Israel and Turkey to sign bilateral aviation agreement: Ministry

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Israel and Turkey on Thursday signed a new bilateral civil aviation agreement, their first since 1951, as part of a recent warming of diplomatic ties, allowing Israeli carriers to resume flights to Turkey after a 15-year absence.

“The agreement is expected to result in the resumption of flights by Israeli companies to a variety of destinations in Turkey, alongside flights by Turkish companies to Israel,” Israel’s transportation ministry said in a statement.

It said that the deal stemmed from “constructive negotiations in recent weeks and constitutes an important milestone in advancing bilateral relations.”

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Earlier this week, Israel said it would reopen its economic and trade office in Turkey after both governments expelled ambassadors in 2018 while often trading barbs over the Israeli-Palestinian conflict.

Israel and Turkey are now looking to restore representation to ambassador level.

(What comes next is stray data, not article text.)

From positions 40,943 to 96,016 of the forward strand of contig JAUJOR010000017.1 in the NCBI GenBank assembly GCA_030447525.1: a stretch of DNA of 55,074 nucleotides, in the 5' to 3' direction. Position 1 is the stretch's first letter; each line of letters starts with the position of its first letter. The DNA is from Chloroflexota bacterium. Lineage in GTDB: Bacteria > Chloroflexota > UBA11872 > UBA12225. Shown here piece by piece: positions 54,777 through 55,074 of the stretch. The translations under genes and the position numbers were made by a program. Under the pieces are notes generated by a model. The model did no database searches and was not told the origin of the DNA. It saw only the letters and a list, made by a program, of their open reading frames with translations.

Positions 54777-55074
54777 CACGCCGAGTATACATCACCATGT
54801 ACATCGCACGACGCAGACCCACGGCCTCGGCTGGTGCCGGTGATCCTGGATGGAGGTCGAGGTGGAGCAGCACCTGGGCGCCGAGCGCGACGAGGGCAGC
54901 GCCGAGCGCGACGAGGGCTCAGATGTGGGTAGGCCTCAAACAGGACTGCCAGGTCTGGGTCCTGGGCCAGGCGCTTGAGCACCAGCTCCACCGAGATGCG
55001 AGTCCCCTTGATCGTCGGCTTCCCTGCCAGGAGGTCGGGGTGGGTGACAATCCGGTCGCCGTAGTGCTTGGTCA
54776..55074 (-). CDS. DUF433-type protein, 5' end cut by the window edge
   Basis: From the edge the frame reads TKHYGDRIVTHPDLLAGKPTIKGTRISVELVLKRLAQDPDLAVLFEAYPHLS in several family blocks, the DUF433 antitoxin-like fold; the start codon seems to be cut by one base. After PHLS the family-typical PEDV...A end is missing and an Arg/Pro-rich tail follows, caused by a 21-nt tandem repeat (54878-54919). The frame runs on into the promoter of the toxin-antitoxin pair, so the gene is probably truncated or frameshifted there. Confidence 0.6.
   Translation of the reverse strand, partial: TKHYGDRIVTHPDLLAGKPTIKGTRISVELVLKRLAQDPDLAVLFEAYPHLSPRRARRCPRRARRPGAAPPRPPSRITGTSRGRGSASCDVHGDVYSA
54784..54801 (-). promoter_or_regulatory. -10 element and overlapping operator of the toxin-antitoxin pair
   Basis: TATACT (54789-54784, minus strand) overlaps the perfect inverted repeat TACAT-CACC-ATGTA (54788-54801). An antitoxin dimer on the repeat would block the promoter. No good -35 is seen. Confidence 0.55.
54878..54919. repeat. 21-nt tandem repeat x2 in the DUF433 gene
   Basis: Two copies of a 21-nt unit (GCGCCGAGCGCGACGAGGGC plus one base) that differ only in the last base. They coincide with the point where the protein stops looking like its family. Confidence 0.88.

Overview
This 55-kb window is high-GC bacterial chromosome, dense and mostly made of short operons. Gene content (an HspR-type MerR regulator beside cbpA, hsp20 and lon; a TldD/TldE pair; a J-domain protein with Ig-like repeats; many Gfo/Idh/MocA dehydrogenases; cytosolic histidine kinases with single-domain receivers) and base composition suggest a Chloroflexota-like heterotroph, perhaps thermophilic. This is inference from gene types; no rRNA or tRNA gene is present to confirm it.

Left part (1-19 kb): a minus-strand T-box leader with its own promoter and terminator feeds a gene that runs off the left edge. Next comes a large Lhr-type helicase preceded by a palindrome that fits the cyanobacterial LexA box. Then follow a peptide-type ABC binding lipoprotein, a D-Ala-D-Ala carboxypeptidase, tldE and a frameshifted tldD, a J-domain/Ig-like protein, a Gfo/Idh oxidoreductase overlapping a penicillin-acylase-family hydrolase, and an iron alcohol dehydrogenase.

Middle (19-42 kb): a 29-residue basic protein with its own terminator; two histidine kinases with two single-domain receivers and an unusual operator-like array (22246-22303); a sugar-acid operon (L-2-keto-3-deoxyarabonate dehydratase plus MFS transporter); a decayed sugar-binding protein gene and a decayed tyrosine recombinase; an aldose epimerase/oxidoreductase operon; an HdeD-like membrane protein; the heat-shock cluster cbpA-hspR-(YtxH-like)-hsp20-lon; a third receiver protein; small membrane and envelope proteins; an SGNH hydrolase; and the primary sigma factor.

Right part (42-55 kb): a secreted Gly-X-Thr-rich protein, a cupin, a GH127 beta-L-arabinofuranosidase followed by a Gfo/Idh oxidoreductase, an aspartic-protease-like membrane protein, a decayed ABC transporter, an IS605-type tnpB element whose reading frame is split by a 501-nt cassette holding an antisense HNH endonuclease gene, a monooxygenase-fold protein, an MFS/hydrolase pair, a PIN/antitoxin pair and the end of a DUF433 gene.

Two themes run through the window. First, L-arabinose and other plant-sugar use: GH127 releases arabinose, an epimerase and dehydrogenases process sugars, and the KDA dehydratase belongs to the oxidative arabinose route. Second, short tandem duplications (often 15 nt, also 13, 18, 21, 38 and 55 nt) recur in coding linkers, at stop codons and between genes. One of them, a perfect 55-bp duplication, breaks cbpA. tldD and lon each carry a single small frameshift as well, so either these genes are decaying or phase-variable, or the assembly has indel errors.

Israeli carriers have not flown commercially to Turkey since 2007, while Turkish carriers flew as much as 16 flights a day to Israel pre-COVID.

Flag carrier El Al Israel Airlines had long complained to government officials that this was discriminatory toward Israeli airlines.

“This is very good news,” said an El Al spokesperson. “We have an intention to fly to commercial flights to Istanbul.”

He added that El Al unit Sun D’or will likely fly to leisure destinations popular with Israelis such as Antalya.

Lower fare airlines such as Turkish Airways have cut into El Al’s business, with most passengers using Istanbul as a hub to connect to North America and Europe.

Turkish Airways is the third largest airline operating in Israel, with a 7 percent market share at Ben-Gurion Airport near Tel Aviv over the first half of 2022, according to the Israel Airports Authority. El Al’s share has slipped to 22 percent from 29 percent a year ago.

Turkey’s Pegasus is 6th with a 4 percent market share.

A spokesperson for smaller Israeli carrier Israir said there was no news yet on flights to Turkey. Rival Arkia did not immediately respond to a request for comment.

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